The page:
Serious questions emerge about WaPo claim that Matt Gaetz is supposedly off the hook

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This morning the Washington Post published an article titled “Career prosecutors recommend no charges for Gaetz in sex-trafficking probe.” This promptly set off a wave of doomsday hysteria about how the DOJ was supposedly allowing Gaetz to get away with it all.

But you didn’t have to get very far into the WaPo article for the whole thing to starting sound rather…strange. The sourcing seemed to have been characterized using tricky wording. Nothing in the article seemed to be in line with how the DOJ actually does things. And other previously reported aspects of the Gaetz case, which are incompatible with today’s new reporting, were simply ignored by the WaPo article. Now even the article’s author appears to be casting doubt on his own sourcing.

The first red flag in the WaPo article is that it claims “career prosecutors” have advised their DOJ superiors against indicting Gaetz. When a major news outlet runs with an unnamed inside source, it always describes the source in the most important-sounding and relevant-sounding manner possible. If the source were a DOJ official, the article would refer to its source as a “DOJ official.” If the source were a prosecutor actually handling the Gaetz case, the article would specify as much, in order to underscore the legitimacy of the sourcing. In contrast, “career prosecutors” is a generic phrase that could refer to anyone in the DOJ who has spent their career working as a prosecutors. It could be the lowest-level prosecutors in the building, who have no connection to the Gaetz case.

The second red flag in this article is that the source goes on to question the viability of a key witness, Joel Greenberg, due to his status as a confessed underage sex trafficker. This makes no sense. Greenberg cut a cooperation deal last year, and the DOJ keeps signing off on delaying his sentencing so he can get full credit for his cooperation. If the DOJ prosecutors in this case thought Greenberg’s status as a sex offender made him non-viable as a witness, they wouldn’t have been using him as a witness all this time.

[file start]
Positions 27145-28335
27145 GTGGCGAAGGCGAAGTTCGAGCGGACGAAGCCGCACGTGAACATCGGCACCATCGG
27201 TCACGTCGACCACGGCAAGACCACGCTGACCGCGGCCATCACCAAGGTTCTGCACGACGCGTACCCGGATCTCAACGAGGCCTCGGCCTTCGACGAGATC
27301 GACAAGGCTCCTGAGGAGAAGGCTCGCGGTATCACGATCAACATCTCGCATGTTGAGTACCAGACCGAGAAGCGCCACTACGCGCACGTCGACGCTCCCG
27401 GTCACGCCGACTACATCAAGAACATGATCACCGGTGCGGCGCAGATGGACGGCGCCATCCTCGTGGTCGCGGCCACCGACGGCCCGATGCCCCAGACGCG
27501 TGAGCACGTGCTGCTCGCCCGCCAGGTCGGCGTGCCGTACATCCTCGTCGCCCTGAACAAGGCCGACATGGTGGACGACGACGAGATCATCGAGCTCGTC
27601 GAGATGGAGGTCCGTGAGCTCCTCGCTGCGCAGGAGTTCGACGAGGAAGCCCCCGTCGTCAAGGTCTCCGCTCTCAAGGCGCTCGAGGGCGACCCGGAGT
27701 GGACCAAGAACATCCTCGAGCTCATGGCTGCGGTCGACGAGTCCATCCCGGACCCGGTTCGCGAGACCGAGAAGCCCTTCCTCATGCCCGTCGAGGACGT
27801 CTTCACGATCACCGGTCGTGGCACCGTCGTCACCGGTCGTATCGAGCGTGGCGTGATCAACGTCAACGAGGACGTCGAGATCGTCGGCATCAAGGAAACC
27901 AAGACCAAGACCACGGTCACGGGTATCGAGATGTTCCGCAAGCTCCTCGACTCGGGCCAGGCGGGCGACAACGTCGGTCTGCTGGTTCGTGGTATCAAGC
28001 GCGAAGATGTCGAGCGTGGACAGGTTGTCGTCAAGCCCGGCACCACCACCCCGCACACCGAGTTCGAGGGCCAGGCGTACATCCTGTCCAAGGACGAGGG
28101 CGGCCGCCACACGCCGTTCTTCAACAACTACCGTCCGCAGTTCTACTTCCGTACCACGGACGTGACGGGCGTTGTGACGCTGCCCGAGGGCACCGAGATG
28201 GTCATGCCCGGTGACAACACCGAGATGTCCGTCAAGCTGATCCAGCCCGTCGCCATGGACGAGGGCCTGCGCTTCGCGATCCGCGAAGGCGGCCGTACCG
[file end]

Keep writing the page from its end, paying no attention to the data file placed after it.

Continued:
In fact the DOJ indicted a Florida Republican political operative just a couple days ago as part of the Greenberg probe. It’s difficult to imagine any DOJ prosecutor involved with the Greenberg case telling the media that Greenberg is a non-viable witness while using Greenberg as a witness in various ongoing investigations and prosecutions.

The WaPo article also claims that Matt Gaetz’s “ex-girlfriend” has turned out to be a non-viable witness. But the article then refers to her as having been underage at the time she was with Gaetz. This suggests that that article may be confusing two different people in this scandal: the then-underage girl that Gaetz allegedly had sex with, and the Gaetz ex-girlfriend who was given immunity several months ago after having allegedly conspired with Gaetz to obstruct the probe. These two women are not the same person, yet the WaPo article seems to present them as if they are the same person. It’s also beyond bizarre to think that any DOJ prosecutor working on the Gaetz case would publicly cast doubt on the legitimacy of an alleged victim who was underage at the time of the alleged crime.